A lot can change in a decade. Anyone who’s aged a beer that long knows the brew can transform into an entirely different beast in the course of 10 years. While we’ve aged many big stouts and barleywines before, there’s always been one beer that’s intrigued us from an aging perspective: Dogfish Head’s 120 Minute IPA.
The beer is somewhat of an anomaly. It’s marketed as The Holy Grail for Hopheads, yet it says right on the label that it ages well. Why is this weird? Well, as we’ve stated before in our Guide to Collecting and Aging Beer, hop-forward beers aren’t really made for aging. All those wonderful hop notes fade with time. So why would this beer that’s been hopped continuously during its two-hour boil and then dry-hopped after be good for aging?
For starters, it’s got the boozy chops you’re looking for. We’re talking to the tune of 18-20% ABV. And while the hops will fade, the beer itself can stand the test of time easily at those levels. Also, with such a high ABV, an argument could be made for letting it mellow out a bit. We took a bottle just shy of 10 years old and compared it to a fresh one to see just how much this hoppy monster changes.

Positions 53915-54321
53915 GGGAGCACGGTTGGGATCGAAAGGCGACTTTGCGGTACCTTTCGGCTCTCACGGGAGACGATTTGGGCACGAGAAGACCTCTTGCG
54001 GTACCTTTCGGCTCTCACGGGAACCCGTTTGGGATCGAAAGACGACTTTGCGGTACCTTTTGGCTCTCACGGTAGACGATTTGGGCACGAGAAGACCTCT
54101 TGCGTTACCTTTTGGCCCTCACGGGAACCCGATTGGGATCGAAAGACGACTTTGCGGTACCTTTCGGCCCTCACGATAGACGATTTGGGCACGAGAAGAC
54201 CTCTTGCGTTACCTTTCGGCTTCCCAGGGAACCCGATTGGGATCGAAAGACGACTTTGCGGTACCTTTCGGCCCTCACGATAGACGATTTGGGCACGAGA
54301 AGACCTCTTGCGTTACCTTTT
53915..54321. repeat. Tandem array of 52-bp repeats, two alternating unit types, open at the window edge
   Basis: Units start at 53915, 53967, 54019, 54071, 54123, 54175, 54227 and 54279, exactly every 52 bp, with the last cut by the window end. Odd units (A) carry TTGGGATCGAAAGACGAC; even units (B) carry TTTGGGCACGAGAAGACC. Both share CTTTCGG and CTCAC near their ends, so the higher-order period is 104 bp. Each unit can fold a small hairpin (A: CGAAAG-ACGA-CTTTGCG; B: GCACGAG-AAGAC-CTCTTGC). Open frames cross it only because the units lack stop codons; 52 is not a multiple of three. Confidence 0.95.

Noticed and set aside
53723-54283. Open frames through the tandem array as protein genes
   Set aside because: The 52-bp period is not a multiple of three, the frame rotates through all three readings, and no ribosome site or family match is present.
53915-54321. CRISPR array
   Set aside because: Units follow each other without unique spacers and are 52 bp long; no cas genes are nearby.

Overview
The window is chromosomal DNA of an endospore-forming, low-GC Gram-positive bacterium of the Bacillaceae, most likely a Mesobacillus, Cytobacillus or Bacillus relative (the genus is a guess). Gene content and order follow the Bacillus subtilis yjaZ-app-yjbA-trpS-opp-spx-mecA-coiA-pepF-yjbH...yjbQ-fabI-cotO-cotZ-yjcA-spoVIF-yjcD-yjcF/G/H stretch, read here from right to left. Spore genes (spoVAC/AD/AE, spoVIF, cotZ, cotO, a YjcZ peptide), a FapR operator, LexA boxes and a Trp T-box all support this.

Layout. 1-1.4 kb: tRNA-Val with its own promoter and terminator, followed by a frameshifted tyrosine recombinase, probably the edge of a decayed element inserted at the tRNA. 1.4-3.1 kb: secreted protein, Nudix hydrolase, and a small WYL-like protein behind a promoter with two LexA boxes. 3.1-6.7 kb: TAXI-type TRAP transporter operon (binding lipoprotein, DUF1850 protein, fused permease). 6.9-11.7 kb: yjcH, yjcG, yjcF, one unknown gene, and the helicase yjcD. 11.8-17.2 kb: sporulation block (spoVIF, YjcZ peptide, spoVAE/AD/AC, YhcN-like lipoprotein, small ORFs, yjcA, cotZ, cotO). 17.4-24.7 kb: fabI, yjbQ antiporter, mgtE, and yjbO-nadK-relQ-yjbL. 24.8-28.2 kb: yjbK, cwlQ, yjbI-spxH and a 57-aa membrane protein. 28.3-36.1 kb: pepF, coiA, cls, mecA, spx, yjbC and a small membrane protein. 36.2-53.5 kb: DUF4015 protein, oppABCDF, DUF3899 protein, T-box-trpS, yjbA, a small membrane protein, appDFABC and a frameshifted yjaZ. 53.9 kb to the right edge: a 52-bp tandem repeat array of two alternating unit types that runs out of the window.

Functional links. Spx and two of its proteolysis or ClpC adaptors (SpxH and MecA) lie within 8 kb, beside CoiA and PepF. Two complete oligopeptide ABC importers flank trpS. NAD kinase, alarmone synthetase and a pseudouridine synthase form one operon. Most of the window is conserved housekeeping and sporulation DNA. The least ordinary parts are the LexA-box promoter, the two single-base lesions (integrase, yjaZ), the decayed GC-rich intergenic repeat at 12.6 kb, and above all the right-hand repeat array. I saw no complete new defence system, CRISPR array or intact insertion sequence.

Answer: A whole hell of a lot. Whereas with other beers there’s a semblance of the original idea in the aged beer, with 120 Minute IPA, it’s like drinking two completely different things. While the recipe has been adjusted over time, there was no common thread left. It becomes sweet—cloying even—without any of those glorious hops. The burn from the alcohol fades, making it a seriously dangerous beverage without that throat-scorching speed bump as a warning. It’s sugary booze juice. Some of us thought it was okay, but most found it too sweet for our liking.
Our two cents: 9 years was a tad too long.